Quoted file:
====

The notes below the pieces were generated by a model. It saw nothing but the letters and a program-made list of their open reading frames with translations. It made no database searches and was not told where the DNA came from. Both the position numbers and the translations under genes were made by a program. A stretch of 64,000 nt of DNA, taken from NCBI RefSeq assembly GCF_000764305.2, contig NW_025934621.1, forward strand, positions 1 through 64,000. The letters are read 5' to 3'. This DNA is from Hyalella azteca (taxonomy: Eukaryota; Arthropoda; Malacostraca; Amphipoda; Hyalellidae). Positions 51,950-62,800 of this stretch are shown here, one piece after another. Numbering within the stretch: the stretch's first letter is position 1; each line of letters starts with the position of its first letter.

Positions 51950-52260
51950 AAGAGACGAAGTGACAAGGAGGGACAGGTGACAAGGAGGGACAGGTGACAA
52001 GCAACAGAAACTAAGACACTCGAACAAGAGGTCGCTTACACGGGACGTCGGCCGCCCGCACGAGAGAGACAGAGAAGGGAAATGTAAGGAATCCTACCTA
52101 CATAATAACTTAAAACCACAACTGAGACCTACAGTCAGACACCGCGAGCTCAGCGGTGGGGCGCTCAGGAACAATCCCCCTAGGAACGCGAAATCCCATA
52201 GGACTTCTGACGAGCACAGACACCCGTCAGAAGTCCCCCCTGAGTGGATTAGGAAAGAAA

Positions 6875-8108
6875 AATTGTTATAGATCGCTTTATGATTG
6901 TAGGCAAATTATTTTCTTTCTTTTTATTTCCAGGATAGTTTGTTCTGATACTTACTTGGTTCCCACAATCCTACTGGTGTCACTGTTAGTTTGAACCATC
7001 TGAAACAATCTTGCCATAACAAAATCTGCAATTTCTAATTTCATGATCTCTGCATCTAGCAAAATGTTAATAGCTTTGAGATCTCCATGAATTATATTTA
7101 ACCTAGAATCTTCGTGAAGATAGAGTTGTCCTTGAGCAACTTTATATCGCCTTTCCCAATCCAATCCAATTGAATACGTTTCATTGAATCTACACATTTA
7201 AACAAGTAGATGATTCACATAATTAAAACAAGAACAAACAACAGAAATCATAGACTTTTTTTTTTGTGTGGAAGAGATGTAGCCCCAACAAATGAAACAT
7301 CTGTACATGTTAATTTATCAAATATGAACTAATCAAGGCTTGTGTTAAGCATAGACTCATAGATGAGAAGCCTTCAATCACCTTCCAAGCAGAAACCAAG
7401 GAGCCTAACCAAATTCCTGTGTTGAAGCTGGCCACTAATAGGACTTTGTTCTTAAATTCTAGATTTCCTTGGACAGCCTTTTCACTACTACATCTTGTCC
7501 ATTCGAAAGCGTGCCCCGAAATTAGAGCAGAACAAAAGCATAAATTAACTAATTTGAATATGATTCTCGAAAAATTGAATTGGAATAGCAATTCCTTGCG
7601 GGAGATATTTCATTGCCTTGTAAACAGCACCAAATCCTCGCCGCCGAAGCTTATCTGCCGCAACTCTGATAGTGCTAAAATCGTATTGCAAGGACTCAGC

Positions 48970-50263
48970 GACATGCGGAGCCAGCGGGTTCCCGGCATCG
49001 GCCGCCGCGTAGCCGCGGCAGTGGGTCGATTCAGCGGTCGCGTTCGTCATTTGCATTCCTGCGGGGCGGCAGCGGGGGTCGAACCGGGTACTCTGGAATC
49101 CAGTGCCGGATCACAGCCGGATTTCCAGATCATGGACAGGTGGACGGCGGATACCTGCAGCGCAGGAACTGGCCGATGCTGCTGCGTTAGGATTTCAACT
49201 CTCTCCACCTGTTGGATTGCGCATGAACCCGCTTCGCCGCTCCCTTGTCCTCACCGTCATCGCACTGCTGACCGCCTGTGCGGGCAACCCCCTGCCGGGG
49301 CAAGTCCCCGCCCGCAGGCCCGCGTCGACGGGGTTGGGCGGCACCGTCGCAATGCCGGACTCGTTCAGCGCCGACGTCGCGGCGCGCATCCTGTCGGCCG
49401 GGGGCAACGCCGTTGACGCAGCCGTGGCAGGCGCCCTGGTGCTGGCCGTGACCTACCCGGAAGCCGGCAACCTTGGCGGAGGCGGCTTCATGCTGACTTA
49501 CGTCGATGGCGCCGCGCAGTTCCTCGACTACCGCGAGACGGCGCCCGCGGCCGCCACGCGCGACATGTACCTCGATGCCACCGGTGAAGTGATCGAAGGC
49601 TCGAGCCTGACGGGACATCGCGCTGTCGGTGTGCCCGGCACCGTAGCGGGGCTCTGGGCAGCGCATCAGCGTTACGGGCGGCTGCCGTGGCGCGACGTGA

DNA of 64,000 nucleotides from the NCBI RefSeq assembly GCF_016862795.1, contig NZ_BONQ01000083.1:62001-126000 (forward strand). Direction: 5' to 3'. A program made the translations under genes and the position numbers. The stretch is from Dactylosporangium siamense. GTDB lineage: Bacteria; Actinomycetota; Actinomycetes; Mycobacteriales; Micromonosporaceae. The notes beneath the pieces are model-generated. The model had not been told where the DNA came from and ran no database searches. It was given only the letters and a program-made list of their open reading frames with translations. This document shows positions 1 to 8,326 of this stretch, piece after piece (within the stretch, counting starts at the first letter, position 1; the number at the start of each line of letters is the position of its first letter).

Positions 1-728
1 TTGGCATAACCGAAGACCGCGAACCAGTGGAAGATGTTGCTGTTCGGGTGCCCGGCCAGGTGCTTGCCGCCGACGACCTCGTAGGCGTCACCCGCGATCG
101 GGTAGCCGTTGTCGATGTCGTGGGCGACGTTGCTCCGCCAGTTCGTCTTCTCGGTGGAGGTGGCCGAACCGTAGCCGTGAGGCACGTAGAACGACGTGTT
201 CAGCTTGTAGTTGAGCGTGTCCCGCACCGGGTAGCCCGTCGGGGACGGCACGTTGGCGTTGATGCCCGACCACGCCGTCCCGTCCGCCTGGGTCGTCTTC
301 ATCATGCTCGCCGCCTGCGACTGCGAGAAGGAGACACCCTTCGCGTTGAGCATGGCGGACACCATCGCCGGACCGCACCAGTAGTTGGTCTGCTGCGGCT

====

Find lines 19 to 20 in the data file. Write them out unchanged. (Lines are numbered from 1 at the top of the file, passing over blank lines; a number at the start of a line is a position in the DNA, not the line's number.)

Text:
49001 GCCGCCGCGTAGCCGCGGCAGTGGGTCGATTCAGCGGTCGCGTTCGTCATTTGCATTCCTGCGGGGCGGCAGCGGGGGTCGAACCGGGTACTCTGGAATC
49101 CAGTGCCGGATCACAGCCGGATTTCCAGATCATGGACAGGTGGACGGCGGATACCTGCAGCGCAGGAACTGGCCGATGCTGCTGCGTTAGGATTTCAACT